Fearless grizzly greeting hikers, visitors in Prince Rupert

PRINCE RUPERT, B.C. — A grizzly bear with no fear of humans has been greeting visitors near Prince Rupert’s Cannery Row, putting a serious scare into several people in recent weeks.

PRINCE RUPERT, B.C. — A grizzly bear with no fear of humans has been greeting visitors near Prince Rupert’s Cannery Row, putting a serious scare into several people in recent weeks.

The bear was spotted by staff at the North Pacific Historic Village a few weeks ago, and at the side of the road near an old cannery.

In the latest incident, Marcus Griffin was hiking along the tracks last week when he encountered the bear about three kilometres past the Cassiar Cannery.

“It was a sunny day, I had a backpack on my back and I wanted to get a visual of some property I own on Smith Island across the water,” Griffin said.

He heard a peculiar call from a Stellar blue jay, and whistled back to let the bird know he was there. Then about nine metres away he heard a crashing noise and saw the bear.

“I backed up four or five steps to get a distance and he started coming at me. I’m six foot three and 225 pounds — he looked to be about three years old and 300 to 400 pounds. I bluffed, charged and started barking like a dog,” Griffin said.

It was enough to stop the bear, which then stared down on the Prince Rupert man. Griffin continued to scream and yell and eventually it began to retreat.

“I couldn’t find a rock big enough along the tracks to throw, but he finally went off into the bush,” he said.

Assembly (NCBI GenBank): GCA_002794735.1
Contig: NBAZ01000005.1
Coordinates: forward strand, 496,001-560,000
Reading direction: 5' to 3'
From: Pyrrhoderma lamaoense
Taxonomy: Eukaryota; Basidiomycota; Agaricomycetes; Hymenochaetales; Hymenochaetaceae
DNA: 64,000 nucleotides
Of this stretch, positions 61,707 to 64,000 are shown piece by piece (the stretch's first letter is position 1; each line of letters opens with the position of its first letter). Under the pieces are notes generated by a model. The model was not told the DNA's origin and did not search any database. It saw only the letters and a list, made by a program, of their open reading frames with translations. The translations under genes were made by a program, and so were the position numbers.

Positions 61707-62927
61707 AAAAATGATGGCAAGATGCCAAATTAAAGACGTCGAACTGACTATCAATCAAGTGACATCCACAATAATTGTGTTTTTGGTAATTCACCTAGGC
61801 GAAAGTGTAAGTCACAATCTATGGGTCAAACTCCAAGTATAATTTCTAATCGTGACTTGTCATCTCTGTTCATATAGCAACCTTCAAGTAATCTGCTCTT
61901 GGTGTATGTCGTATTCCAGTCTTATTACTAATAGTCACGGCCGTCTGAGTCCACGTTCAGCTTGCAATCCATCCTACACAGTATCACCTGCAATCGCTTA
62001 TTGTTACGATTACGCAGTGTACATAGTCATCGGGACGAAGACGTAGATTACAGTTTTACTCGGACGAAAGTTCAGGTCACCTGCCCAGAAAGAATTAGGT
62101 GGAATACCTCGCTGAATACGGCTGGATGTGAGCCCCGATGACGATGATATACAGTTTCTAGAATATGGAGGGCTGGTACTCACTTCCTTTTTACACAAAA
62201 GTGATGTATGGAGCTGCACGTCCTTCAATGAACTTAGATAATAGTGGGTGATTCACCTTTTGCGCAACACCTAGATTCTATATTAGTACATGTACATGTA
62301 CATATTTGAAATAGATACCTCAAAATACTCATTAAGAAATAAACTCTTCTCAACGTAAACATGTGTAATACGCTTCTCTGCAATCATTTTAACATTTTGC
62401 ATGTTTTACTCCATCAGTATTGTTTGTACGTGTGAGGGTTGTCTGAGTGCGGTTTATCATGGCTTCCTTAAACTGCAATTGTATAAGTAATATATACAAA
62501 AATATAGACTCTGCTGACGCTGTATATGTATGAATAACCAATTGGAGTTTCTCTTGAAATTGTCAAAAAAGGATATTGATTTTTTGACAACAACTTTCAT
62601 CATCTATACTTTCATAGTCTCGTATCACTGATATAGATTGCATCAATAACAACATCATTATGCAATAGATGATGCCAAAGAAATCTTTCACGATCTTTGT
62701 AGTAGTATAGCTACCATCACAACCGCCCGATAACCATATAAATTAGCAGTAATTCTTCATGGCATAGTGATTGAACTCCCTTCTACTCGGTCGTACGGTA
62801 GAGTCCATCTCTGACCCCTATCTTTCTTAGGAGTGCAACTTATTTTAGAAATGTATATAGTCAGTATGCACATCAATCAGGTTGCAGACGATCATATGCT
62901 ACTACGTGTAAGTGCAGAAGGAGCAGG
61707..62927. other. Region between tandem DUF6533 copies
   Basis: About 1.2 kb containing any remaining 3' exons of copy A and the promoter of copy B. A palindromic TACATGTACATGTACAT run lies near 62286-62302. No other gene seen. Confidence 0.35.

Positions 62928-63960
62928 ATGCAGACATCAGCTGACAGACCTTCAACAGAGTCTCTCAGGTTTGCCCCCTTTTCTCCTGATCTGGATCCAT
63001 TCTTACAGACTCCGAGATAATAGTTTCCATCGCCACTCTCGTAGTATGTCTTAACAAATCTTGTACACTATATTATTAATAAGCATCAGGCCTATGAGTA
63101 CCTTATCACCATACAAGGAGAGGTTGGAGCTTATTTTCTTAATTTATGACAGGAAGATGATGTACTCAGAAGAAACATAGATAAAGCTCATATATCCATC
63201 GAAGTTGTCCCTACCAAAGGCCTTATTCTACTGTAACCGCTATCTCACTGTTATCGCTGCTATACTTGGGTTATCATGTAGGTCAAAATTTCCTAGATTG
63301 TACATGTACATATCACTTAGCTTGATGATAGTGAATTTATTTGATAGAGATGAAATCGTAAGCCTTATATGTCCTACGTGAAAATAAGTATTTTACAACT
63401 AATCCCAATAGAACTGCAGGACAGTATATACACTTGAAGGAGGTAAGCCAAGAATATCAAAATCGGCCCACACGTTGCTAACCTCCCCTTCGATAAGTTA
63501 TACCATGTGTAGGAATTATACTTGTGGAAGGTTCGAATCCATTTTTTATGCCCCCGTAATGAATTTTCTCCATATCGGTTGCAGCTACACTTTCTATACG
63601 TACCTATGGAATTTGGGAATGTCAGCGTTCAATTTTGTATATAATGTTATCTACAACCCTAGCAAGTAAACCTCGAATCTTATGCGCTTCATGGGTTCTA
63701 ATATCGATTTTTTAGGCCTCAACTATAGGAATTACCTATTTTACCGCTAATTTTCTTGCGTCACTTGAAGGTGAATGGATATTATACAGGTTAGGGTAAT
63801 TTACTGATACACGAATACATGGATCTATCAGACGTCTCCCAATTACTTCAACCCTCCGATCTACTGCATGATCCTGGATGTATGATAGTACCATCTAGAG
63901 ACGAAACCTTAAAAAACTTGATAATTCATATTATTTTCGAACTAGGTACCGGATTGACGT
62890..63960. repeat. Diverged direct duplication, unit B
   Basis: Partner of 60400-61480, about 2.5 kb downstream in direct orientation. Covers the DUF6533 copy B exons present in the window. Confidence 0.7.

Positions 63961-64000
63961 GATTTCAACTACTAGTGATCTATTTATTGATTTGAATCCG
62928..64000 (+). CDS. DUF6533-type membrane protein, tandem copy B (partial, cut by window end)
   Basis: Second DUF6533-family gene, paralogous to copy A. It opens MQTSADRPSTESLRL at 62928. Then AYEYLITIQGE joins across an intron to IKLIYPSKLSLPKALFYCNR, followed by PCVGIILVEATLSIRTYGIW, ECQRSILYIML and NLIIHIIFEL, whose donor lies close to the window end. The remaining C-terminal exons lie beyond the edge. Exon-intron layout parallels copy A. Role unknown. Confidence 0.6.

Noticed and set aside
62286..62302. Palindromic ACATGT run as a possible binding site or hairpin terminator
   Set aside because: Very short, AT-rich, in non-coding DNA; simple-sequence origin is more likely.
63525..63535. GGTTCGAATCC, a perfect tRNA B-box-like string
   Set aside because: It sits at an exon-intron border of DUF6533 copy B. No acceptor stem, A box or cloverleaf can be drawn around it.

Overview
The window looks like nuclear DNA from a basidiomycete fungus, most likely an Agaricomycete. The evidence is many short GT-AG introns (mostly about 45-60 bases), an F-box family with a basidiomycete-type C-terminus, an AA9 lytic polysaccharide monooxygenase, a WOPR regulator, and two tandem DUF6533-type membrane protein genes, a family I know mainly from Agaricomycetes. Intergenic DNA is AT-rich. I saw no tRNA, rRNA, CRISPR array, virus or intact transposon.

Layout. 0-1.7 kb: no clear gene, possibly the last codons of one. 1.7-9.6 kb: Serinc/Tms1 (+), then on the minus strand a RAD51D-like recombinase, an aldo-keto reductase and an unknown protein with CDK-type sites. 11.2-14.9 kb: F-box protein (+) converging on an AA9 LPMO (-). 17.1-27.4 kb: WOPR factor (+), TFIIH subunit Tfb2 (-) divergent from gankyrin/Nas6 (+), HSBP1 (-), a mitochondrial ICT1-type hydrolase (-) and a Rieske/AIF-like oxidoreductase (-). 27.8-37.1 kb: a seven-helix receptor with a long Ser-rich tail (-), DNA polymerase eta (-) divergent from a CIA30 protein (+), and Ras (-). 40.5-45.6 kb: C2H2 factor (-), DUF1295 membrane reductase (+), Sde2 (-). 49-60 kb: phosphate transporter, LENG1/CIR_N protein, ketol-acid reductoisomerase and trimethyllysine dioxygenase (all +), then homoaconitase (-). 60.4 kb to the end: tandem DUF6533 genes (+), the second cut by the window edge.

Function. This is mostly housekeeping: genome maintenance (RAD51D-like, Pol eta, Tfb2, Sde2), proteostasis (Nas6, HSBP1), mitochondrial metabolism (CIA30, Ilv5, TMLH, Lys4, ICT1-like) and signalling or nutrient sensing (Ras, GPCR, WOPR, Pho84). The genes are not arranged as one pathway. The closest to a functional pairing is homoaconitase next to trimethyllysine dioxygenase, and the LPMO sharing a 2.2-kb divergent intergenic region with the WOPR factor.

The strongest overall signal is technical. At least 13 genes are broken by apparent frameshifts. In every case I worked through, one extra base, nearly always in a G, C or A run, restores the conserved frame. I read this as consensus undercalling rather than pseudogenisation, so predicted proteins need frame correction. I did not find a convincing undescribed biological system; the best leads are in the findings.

Once Griffin felt the bear would leave him to be, he continued hiking. After reading about a previous bear sighting in the area he decided he’d better let people know this bruin isn’t afraid of human beings.

“I noticed his tracks along the beach and was told by a forestry friend that he’s probably looking for new territory. My main concern is that he came at me and if someone was walking along and the same thing happened, they might not know what to do,” he said.

Griffin is no stranger to the bush and has lots of experience hunting. He was attacked by a cougar on Vancouver Island once and ended up shooting it in self-defence.

“These days I’d rather shoot photographs of animals,” he said.

Griffin said the bear was probably munching on skunk cabbage moments before the encounter, and knew full well he was there.

“The wind was westerly on my back and he let me walk by within 30 feet of him. If it hadn’t been for that blue jay, I don’t know what would have happened.”